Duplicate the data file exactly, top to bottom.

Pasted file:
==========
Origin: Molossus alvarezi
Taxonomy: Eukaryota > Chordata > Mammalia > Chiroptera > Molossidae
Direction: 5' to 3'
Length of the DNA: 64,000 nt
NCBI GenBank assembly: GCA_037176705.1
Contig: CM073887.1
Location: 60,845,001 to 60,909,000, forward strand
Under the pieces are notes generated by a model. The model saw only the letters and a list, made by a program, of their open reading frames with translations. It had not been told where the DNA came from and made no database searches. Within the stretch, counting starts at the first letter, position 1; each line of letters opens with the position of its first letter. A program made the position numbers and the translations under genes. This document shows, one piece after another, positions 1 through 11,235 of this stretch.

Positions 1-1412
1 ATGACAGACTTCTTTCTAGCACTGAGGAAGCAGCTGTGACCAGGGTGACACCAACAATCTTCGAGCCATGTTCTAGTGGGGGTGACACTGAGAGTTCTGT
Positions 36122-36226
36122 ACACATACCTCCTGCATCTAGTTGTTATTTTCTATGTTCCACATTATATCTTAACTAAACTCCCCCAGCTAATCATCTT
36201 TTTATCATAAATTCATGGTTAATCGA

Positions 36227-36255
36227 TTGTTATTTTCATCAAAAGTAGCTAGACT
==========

Origin: Molossus alvarezi
Taxonomy: Eukaryota > Chordata > Mammalia > Chiroptera > Molossidae
Direction: 5' to 3'
Length of the DNA: 64,000 nt
NCBI GenBank assembly: GCA_037176705.1
Contig: CM073887.1
Location: 60,845,001 to 60,909,000, forward strand
Under the pieces are notes generated by a model. The model saw only the letters and a list, made by a program, of their open reading frames with translations. It had not been told where the DNA came from and made no database searches. Within the stretch, counting starts at the first letter, position 1; each line of letters opens with the position of its first letter. A program made the position numbers and the translations under genes. This document shows, one piece after another, positions 1 through 11,235 of this stretch.

Positions 1-1412
1 ATGACAGACTTCTTTCTAGCACTGAGGAAGCAGCTGTGACCAGGGTGACACCAACAATCTTCGAGCCATGTTCTAGTGGGGGTGACACTGAGAGTTCTGT
Positions 36122-36226
36122 ACACATACCTCCTGCATCTAGTTGTTATTTTCTATGTTCCACATTATATCTTAACTAAACTCCCCCAGCTAATCATCTT
36201 TTTATCATAAATTCATGGTTAATCGA

Positions 36227-36255
36227 TTGTTATTTTCATCAAAAGTAGCTAGACT